How to Choose a Crib Mattress

Selecting the Safest One Whatever the Crib Size

Baby smiling in cot.
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Expecting parents will spend a lot of time preparing for the new arrival by ensuring they get the safest crib, the softest bedding, and the cutest crib toys imaginable. In some cases, the last thing they will think about is the mattress.

But it is the mattress, in fact, that is one of the most important features of the nursery. It is not only where your baby will spend the greater part of the next few years, it can make a big difference in how comfortable—and safe—your baby is.

Crib Mattress Safety Standards

Safety is central to the choice of the right crib and mattress for your newborn. To this end, the dimensions of full-size cribs and mattresses have been standardized under federal regulations so that you can buy either separately and still have a perfect fit.

That same doesn't apply to non-full-size cribs. By law, these must be sold with the mattress included.

The aim of the regulations is to prevent accidental head entrapment and suffocation between the mattress and the crib sides. The laws were enacted by the Consumer Product Safety Improvement Act of 2008 and officially went into effect in 2011.

Crib Mattress Dimension Standards

A full-size crib mattress must be at least 27 1/4 inches wide and 51 1/4 inches long. It must not be thicker than 6 inches deep. This is designed to fit the full-size crib, which can have an interior width of between 27 3/8 inches and 28 5/8 inches, and an interior length of between 51 3/4 inches to 53 inches.

The crib must have its dimensions and those of the mattress listed on both the retail carton and assembly instructions.

Obviously, non-standard crib mattresses can vary in size. When one is placed in the center of the crib, there cannot be a gap of more than a half inch at any point. If it is pushed to one side, there cannot be a gap of more than an inch at any point.

Again, this shouldn't be a worry for consumers, as non-standard cribs and mattresses are sold as sets.

What to Look for in a Full-Size Crib Mattress

Since the federal regulations dictate an acceptable range in mattress dimensions, there can be a slight variation in the width, length, and depth. Before heading to the store or ordering a mattress online, check the label on your crib to ensure you get a mattress with the exact measurements needed.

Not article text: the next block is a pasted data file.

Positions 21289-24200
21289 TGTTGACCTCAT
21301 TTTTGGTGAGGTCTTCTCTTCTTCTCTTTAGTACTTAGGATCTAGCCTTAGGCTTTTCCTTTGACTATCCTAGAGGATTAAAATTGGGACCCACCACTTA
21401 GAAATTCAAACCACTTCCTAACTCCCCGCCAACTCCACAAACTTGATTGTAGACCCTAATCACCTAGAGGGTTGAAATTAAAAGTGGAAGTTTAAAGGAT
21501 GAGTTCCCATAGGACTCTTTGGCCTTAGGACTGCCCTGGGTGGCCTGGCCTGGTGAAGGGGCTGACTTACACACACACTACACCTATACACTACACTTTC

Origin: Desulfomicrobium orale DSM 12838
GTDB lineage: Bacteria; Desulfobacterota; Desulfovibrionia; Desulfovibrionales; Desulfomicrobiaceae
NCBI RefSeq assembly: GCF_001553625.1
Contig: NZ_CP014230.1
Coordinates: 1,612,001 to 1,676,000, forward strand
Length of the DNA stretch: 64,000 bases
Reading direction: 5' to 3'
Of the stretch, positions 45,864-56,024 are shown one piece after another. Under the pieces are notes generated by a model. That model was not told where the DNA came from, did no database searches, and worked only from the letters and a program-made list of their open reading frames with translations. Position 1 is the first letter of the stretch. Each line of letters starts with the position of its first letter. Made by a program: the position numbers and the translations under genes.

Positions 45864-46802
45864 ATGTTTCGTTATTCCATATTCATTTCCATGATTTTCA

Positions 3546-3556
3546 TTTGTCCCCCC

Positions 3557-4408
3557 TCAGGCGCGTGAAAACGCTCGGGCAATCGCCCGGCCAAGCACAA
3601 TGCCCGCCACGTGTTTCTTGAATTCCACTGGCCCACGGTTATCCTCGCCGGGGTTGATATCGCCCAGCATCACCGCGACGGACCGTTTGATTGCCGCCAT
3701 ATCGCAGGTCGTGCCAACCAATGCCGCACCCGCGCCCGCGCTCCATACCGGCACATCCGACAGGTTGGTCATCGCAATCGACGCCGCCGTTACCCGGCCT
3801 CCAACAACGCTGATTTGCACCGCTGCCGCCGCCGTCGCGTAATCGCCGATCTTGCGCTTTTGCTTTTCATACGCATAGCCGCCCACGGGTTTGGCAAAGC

Other things to consider:

  • As a rule, firm mattresses are preferred over soft mattresses. In fact, the firmer the better. Soft sleeping surfaces create a suffocation hazard for infants and increase the risk sudden infant death syndrome (SIDS). One way to test firmness is to press on the mattress in the center and at the edges. When you release it, it should snap back immediately.
  • Mattress depth doesn't necessarily translate to mattress firmness. Coil-spring mattresses tend to be on the thicker side—between 5 inches to 6 inches deep—whereas foam crib mattresses are closer to 4 inches to 6 inches deep.
  • It is also important to focus on whether the crib mattress is centered on the platform and fits snugly in the crib frame. A good rule of thumb is that if you can squeeze more than two fingers between the side of the mattress and the crib frame, the mattress is too small.
  • While you don't want to cut corners when it comes to buying a crib mattress, you also don't have to blow your entire nursery budget either. According to Consumer Reports, a good quality mattress will cost anywhere from $90 to $200.

Crib Mattresses and Safety

When you need to replace the mattress in your crib, always check the warning label on the crib for the correct dimensions. If you don't see a label, it may be that the crib is either older or has been modified. If in doubt, it is best to replace the crib entirely. The Consumer Product Safety Administration recommends that you never use a crib older than 10 years.

If you buy a mattress and find that it doesn't fit correctly, return it immediately and get another one that does. Never try to "make do" by shoring up the edges with fabric or foam. Anything other than a snug fit should be considered a safety hazard.

In this regard, while online shopping may be convenient, you may be better served shopping for mattresses at a brick-and-mortar store. You can then do a proper check of dimensions and firmness before making a purchase.

A Word From Verywell

When setting up your nursery, take some time to acquaint yourself with the guidelines on how to reduce the risk of SIDS. In addition to buying a firm, well-fitted mattress, you'll need to get properly fitted sheets and eliminate any pillows, comforters, or soft objects that pose a suffocation risk.

Sources:

ASTM International. "ASTM F1169-13, Standard Consumer Safety Specification for Full-Size Baby Cribs." West Conshohocken, Pennsylvania; 2013; DOI 10.1520/F1169-13.

ASTM International. "ASTM F406-15, Standard Consumer Safety Specification for Non-Full-Size Baby Cribs/Play Yards." West Conshohocken, Pennsylvania; 2013; DOI 10.1520/F0406-15.

Consumer Product Safety Commission. "Safety Standards for Full-Size Baby Cribs and Non-Full-Size Baby Cribs; Final Rule. " Bethesda, Maryland; December 28, 2010; document citation 75 FR 81765.

Consumer Reports. "Crib Mattress Buying Guide." Yonkers, New York; April 2016.

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